School & District Management

Are Educators Less Racist Than the Rest of Us?

By Holly Kurtz — October 09, 2017 3 min read
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Let me tell you about the educators. They are different from you and me. For one thing, they are generally less racist, according to a study published in August in Educational Researcher, a peer-reviewed journal.

The study, conducted by David M. Quinn of the University of Southern California, used nationally-representative data from the longstanding General Social Survey to compare the views of educators (including teachers and administrators) and non-educators across a range of race-related measures.

For example:

  • 31 percent of pre-K-12 educators attribute inequalities to a lack of motivation among African Americans, as compared to 46 percent of non-educators.
  • 56 percent of pre-K-12 educators say that insufficient educational opportunities for African Americans explain inequities, as compared to 46 percent of non-educators.
  • Compared to non-educators, educators are more likely to report that someone in their family brought a friend of a different race home for dinner in the past few years. They are also more open to living in a neighborhood that is half black, half Asian, or half Hispanic.

Most of these differences are not necessarily related to educators’ profession of choice: When Quinn accounted for demographic differences between educators and non-educators, the differences largely disappeared. An especially big reason is that educators are more educated than the population as a whole. Higher levels of education are associated with more liberal attitudes toward race. Quinn did not find major differences between educators and non-educators based on race, in large part because educators are overwhelmingly white. However, educators and non-educators of color did express fewer racial stereotypes and more positive attitudes toward minorities.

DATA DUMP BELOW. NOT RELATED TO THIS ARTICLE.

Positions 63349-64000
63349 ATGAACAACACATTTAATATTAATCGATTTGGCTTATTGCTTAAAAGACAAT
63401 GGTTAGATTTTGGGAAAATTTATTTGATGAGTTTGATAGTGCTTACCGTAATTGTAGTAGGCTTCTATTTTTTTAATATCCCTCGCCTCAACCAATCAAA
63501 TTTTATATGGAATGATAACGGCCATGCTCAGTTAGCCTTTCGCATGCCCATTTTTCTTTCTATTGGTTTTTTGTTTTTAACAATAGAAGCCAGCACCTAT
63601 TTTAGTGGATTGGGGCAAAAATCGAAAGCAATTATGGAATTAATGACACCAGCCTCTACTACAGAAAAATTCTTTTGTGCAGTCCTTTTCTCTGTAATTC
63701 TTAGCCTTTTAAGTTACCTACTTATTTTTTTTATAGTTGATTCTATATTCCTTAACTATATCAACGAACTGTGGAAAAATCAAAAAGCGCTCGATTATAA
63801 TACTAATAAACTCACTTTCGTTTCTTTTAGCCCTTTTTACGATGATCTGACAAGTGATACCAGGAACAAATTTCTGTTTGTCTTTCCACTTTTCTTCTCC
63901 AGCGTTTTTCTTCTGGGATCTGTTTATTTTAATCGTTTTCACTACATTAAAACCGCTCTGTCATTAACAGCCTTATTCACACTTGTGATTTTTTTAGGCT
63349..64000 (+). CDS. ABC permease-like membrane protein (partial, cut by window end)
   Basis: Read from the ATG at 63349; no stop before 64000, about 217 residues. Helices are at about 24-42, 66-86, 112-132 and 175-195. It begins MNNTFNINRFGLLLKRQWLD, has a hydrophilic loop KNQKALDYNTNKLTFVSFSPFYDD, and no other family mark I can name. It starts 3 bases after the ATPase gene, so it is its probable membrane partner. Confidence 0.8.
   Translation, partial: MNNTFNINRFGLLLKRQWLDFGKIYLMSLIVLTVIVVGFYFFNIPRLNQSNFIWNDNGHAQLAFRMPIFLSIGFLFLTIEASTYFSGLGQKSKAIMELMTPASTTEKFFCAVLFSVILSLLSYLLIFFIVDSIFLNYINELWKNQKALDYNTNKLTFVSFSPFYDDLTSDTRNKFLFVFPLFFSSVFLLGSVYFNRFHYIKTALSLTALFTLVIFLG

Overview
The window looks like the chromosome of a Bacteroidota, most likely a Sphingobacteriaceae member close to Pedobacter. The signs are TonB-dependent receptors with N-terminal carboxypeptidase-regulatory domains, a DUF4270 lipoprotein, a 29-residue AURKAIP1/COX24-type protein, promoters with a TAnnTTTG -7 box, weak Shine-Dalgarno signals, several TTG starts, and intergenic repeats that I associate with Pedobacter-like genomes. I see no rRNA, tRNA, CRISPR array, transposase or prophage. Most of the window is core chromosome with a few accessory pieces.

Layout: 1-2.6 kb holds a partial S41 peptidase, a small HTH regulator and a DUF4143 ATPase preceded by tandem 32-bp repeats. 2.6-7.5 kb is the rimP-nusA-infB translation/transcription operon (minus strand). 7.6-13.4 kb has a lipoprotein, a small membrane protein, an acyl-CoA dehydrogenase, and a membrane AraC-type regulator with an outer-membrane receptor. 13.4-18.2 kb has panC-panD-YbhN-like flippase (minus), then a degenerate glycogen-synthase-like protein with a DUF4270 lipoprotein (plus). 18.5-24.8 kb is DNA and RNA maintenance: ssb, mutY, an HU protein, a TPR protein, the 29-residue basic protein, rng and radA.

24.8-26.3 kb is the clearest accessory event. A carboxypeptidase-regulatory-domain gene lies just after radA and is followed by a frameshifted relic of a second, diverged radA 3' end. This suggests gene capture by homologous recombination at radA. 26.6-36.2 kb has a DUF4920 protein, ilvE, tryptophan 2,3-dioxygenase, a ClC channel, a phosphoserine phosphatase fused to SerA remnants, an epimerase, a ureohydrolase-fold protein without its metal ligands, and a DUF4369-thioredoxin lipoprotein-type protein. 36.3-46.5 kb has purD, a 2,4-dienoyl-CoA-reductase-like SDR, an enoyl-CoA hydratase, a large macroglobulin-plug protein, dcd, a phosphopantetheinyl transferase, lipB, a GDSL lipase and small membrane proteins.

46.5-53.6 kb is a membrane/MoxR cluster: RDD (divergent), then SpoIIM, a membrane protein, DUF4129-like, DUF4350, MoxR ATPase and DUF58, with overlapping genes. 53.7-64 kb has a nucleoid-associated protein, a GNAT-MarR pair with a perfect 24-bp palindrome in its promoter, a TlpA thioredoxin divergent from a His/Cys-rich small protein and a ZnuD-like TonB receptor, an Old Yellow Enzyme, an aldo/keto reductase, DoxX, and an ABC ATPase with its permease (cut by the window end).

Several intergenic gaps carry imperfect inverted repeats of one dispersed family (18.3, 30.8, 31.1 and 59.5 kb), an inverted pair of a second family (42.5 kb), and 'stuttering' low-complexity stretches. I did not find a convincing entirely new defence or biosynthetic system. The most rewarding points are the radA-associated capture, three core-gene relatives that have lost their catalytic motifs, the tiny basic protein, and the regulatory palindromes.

In at least one case, pre-K-12 educators were less racially liberal than demographically-similar non-educators. The educators were significantly more likely to believe that it was likely that a white person would not get hired or promoted while an equally or less qualified black person would. Pre-K-12 educators and non-educators alike also oppose preferential hiring for people of color.

Compared to non-educators, educators were more likely to prioritize freedom of speech over anti-racist values. For instance, educators were more likely than non-educators to say that a person who believes that blacks are genetically inferior should be allowed to teach at a college.

In general, the survey results suggest that educators are less likely than non-educators to buy into some racial stereotypes. However, they do give more positive ratings to white students than to black students. And they are more likely than non-educators to buy into “model minority” stereotypes that Asians are hardworking and intelligent.

“For Asian students, it raises the concern that students’ awareness of these stereotypes can be detrimental when students’ self-expectations do not match the stereotype,” Quinn writes.

On balance, Quinn concludes that students whose parents have lower levels of educational attainment are exposed to less racism from teachers at school than from parents at home. But he notes that educators are not free from the overt racial biases that the survey measured. (The survey does not speak to implicit biases that educators may not even realize they possess.)

“In the final survey year (2014), an estimated 4 percent of pre-K-12 educators and 3 percent of postsecondary educators reported believing that inequalities were mainly due to African Americans having less inborn ability to learn, " Quinn writes. “Though these percentages are small, it is disturbing to consider that some students are being exposed to teachers or administrators who hold such a belief. These figures have been on the decline (down from 11 percent and 9 percent of pre-K-12 and postsecondary educators in 1985), providing hope that the numbers will soon go to zero.”


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A version of this news article first appeared in the Inside School Research blog.